Friday, December 2, 2016

Movie with Abe: Jackie

Directed by Pablo Larrain
Released December 2, 2016

There’s a saying that art imitates life. In the case of film, that can be very true since films are made to look like the times and people that they portray. Some films cast actors who can embody the energy of a historical figure or celebrity even if he or she doesn’t look the same, and others focus on recreating events in the most evocative and recognizable way possible. “Jackie,” which casts Natalie Portman as the polished, presentable, and popular first lady, takes the latter approach, recreating a memorable time with extraordinary attention to detail and especially to looking the part.

Portman plays the world-famous Jackie Kennedy, a presidential wife defined by her poise and her beauty. Jackie’s most formative moments are framed by an interview with a journalist (Billy Crudup) a few short weeks after the assassination of her husband. Footage of Jackie filming a tour of the White House, which she decorated, and the immediate aftermath of JFK’s assassination offer an insightful look into who Jackie was and how she wanted to be perceived, especially following the untimely death of her partner in popularity at the height of his presidency.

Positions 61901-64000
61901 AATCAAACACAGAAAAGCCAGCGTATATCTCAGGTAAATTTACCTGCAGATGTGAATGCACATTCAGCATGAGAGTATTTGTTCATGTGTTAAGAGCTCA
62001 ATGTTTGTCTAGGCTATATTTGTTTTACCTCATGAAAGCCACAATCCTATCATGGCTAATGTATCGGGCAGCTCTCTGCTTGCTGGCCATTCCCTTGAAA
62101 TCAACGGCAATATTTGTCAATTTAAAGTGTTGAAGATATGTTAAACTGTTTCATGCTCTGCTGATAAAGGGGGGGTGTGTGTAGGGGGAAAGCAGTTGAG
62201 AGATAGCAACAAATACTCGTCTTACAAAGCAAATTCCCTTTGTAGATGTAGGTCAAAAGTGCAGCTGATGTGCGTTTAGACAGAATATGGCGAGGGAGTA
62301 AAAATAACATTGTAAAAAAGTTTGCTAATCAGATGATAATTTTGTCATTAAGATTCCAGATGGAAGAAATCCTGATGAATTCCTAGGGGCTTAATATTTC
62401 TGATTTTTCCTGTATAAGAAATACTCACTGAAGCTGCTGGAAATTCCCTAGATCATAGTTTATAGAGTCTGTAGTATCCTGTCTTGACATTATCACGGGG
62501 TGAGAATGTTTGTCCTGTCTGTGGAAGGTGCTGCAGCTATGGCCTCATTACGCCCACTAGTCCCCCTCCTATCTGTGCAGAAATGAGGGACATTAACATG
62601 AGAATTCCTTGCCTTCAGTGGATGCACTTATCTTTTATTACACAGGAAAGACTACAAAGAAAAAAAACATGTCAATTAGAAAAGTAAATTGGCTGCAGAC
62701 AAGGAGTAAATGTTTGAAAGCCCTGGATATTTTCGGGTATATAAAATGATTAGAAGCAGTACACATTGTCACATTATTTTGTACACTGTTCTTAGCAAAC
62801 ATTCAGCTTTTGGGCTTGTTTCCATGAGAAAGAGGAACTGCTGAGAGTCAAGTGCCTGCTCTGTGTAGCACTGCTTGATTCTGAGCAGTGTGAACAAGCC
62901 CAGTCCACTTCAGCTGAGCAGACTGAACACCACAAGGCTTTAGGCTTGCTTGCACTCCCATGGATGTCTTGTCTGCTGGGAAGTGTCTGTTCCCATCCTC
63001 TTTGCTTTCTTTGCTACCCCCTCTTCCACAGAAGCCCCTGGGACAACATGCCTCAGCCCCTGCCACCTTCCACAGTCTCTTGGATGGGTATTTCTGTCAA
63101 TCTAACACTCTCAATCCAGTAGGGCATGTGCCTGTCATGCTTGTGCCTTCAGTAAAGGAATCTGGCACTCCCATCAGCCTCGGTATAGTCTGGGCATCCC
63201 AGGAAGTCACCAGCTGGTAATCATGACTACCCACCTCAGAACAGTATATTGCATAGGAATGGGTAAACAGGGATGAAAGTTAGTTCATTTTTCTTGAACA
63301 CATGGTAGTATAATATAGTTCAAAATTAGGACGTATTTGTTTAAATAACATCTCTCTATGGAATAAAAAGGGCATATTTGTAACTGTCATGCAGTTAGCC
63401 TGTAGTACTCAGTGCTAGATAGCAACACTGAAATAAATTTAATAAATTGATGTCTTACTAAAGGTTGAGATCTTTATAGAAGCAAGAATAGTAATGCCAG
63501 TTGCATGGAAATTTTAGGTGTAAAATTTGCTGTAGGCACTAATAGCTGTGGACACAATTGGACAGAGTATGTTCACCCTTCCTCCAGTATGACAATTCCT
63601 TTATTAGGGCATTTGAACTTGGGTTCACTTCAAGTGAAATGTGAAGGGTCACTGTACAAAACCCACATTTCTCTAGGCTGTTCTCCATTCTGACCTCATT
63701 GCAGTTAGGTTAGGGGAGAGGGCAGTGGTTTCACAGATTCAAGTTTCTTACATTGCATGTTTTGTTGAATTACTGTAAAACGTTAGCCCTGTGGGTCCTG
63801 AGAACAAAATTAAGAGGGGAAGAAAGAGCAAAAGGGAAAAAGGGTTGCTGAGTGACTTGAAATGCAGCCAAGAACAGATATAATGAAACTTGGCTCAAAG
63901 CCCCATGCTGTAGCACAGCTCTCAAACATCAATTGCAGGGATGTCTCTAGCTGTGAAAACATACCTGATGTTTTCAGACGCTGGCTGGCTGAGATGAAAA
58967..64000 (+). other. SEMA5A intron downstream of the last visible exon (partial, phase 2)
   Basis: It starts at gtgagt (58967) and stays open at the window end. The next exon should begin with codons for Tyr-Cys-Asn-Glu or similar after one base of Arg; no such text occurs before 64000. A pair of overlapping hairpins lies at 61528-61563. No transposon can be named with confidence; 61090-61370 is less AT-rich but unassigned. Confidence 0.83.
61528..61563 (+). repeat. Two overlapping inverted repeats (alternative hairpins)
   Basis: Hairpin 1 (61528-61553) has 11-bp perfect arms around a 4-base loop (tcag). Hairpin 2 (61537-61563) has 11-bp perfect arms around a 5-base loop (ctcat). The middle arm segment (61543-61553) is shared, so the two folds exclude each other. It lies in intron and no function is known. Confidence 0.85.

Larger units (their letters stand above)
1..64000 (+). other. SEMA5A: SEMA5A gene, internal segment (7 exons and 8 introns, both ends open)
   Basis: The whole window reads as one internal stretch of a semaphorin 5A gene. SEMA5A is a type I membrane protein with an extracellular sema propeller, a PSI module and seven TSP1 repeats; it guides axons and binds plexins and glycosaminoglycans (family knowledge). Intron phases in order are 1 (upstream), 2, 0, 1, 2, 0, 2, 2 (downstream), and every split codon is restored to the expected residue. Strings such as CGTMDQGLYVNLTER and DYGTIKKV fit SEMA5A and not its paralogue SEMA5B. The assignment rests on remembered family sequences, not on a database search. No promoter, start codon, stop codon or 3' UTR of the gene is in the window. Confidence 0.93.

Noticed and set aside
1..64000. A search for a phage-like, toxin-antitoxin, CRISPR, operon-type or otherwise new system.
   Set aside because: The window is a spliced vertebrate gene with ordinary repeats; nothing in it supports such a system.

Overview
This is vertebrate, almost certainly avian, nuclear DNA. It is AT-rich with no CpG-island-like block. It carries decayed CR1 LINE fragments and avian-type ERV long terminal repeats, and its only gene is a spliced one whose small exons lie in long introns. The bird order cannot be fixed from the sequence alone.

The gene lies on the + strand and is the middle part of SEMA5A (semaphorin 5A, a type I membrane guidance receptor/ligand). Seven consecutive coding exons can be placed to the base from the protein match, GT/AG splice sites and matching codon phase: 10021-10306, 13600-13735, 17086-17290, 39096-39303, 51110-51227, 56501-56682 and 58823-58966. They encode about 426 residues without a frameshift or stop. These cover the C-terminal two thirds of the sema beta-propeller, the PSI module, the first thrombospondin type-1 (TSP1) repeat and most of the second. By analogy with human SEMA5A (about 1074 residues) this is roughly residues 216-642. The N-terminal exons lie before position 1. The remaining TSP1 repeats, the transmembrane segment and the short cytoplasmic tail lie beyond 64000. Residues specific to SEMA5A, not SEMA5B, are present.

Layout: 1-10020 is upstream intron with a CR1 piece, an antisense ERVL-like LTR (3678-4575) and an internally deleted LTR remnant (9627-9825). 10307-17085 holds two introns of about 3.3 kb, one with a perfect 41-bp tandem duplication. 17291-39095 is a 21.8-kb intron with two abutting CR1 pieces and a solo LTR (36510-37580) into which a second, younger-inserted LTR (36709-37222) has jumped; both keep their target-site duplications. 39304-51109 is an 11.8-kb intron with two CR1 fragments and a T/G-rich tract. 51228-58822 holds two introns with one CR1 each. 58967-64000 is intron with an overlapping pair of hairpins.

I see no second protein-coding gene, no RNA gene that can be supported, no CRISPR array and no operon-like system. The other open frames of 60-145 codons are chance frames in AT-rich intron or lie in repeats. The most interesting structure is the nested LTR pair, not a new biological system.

This film’s title is purposeful in its singular use of Jackie’s first name, featuring Jackie as a woman on her own rather than chronicling her courtship with JFK or the second marriage for which an “O” is commonly added to her name. Like “Lincoln,” this film chooses not to explore Jackie’s life as a whole but instead to latch on to a crucial, transformative time for her. She puts on an act for the cameras and reveals her true self in her darkest and deepest moments, shedding light on the person she was as related specifically to her final days as first lady. It’s an intriguing portrait but does leave something to be desired regarding all that came after in her later years.

Portman is a skilled actress who made her directorial debut this year with the Hebrew-language “A Tale of Love and Darkness.” She won an Oscar for “Black Swan” and here presents a complete mimicry of Jackie’s voice and mannerisms, so carefully calculated and staged to evoke memories of the real Jackie. She is a magnetic centerpiece for this colorful and contemplative film, one which is ominously and distractingly scored as it presents Jackie’s glamorous life fated for tragedy.


No comments: